government

For the first time, the federal government has shut down with one party in control of both chambers of Congress and the White House. This after the attempts to extend the deadline for funding the government without bipartisan support failed Friday night.

Shutdowns have become something of a spectacle in political media, with shutdown clocks being something network news seems to run yearly, but with how rarely they happen, it can be easy to assume that this is alarmist and hyperbolic. It’s been argued by conservatives before that shutdowns are actually good.

Now that the federal government is closed for business, what actually happens?

Prior to 1980, not much happened during a shutdown. Agencies continued to operate assuming funding would be restored so long as Congress didn’t specifically close them. That changed with decisions by Attorney General Benjamin Civiletti, who limited things that continued to operate only to essential services.

So, some things actually do close. Passport services, national tourism sites like the Smithsonian, even the panda cam at the National Zoo were all impacted by the last government shutdown. But larger and more important programs are impacted as well.

According to Politifact, the Centers for Disease Control and Prevent stop monitoring diseases, federal law enforcement agents (including those involved in border security) stop being recruited and trained, food and workplace safety inspections stop and tax refunds may be delayed.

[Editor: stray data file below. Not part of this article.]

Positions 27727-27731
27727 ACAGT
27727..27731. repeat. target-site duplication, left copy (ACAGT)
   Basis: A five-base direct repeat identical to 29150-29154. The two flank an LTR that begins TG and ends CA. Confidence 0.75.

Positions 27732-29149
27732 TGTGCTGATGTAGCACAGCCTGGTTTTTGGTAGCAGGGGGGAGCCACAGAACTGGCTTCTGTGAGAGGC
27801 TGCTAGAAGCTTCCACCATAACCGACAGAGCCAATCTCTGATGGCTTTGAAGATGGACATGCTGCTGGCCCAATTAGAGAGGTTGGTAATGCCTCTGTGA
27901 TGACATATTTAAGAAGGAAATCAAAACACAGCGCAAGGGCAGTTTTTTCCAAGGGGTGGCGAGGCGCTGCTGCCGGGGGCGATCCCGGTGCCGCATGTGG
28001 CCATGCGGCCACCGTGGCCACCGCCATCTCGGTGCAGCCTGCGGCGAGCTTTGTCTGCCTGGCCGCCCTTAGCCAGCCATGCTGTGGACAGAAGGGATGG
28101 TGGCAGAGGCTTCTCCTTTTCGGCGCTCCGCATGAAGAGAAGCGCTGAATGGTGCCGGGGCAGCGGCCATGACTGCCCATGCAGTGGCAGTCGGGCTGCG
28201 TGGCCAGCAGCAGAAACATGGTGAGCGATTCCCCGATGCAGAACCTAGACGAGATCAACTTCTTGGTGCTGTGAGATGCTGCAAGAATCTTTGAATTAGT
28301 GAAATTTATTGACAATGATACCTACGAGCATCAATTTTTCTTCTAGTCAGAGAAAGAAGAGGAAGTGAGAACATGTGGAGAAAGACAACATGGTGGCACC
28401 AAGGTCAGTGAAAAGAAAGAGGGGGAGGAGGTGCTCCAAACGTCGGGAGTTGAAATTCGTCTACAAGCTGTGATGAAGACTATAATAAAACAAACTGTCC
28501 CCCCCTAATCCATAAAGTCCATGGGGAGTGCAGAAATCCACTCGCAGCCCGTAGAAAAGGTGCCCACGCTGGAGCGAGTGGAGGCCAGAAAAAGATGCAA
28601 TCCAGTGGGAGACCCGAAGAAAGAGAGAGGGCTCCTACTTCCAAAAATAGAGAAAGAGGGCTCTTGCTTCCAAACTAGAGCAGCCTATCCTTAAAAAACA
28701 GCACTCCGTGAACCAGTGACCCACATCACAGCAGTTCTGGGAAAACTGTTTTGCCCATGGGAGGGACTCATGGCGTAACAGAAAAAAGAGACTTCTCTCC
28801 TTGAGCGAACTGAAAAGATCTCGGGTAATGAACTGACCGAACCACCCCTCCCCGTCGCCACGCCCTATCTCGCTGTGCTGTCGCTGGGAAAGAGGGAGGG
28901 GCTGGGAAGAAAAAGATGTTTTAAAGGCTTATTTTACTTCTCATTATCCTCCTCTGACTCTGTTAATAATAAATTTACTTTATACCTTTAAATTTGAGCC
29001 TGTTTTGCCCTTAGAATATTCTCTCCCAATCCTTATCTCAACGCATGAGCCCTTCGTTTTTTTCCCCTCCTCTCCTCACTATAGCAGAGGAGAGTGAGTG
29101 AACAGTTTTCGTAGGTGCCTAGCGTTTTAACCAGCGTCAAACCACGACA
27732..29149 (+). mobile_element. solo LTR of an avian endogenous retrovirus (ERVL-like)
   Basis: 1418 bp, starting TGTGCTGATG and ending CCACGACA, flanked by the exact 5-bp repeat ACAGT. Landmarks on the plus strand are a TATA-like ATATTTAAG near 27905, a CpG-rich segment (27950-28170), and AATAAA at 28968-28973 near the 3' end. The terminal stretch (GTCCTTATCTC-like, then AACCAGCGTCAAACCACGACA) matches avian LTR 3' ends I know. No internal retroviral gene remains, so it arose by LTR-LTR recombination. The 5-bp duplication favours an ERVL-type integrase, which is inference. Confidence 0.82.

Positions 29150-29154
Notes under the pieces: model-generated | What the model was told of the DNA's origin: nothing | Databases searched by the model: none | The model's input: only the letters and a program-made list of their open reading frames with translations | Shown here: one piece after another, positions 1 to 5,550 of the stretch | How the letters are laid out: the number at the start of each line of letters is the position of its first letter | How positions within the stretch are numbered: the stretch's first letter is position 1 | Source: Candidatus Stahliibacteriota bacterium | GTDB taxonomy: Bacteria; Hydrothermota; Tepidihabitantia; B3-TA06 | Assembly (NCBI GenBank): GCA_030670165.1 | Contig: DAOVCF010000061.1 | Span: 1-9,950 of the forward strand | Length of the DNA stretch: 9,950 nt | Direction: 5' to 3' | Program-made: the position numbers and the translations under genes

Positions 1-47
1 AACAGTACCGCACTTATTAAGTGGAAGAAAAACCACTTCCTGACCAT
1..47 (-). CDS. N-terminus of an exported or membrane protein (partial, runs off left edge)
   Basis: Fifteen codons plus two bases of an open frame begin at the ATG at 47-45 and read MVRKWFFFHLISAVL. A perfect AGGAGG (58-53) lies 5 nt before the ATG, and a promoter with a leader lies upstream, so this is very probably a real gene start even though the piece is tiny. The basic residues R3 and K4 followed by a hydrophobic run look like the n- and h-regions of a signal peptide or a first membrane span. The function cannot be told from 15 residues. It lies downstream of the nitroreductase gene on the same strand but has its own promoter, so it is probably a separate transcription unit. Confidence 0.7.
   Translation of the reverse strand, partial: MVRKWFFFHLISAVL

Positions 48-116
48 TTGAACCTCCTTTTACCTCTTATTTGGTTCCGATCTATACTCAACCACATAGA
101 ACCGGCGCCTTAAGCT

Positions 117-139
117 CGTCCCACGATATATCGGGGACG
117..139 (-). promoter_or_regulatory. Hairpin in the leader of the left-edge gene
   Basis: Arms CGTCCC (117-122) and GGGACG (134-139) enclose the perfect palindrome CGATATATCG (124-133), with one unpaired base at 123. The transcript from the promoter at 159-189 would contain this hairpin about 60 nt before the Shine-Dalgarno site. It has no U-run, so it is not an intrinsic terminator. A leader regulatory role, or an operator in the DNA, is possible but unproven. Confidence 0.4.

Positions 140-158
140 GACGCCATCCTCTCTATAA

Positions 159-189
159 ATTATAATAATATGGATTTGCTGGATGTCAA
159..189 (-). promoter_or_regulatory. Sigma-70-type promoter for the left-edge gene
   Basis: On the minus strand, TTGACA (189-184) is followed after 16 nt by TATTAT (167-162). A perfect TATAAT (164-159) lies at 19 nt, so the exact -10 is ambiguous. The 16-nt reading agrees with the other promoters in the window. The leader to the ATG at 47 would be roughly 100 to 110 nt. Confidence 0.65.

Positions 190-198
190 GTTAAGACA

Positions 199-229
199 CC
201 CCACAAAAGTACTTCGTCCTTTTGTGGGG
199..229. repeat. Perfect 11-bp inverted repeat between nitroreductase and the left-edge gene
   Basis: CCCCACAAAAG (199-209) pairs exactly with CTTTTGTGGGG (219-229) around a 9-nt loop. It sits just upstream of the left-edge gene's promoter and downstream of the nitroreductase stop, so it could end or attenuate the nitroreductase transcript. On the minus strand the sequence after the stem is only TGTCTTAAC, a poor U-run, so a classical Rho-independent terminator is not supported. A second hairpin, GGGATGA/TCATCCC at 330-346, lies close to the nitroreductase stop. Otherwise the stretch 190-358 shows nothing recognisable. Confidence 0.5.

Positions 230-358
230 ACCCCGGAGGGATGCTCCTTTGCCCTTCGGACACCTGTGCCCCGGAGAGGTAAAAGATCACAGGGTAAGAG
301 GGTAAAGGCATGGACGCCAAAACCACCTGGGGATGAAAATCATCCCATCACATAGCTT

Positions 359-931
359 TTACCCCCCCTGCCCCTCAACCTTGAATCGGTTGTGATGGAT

Some services like courts, the mail and Social Security payments will probably not be impacted.

On top of that, during the height of the 2013 shutdown about 850,000 government employees were furloughed per day. The lack of paychecks for furloughed employees has obvious impact on working Americans, but also broader economic impacts as money is removed from the economy.

These furloughs will impact every single department of the federal government, from almost total shuttering of the Department of Education to almost 80,000 employees of Treasury and Commerce not exporting American goods to 370,000 civilian employees of the Department of Defense who will need to spend thousands of hours implementing contingency plans to restart the department following their furlough.

Dramatic furloughs at Energy will result in weeks lost at the National Nuclear Security Administration, and Environmental Protection Agency monitoring of hazardous waste sites will stop.

While the President is perfectly happy with shutting down the government to seem tough on immigration and border security, the people working for that government, receiving protections and investments from that government are surely less excited.

 

Katelyn Kivel is a journalist and political scientist in Kalamazoo, Michigan. Follow her on Twitter @KatelynKivel.

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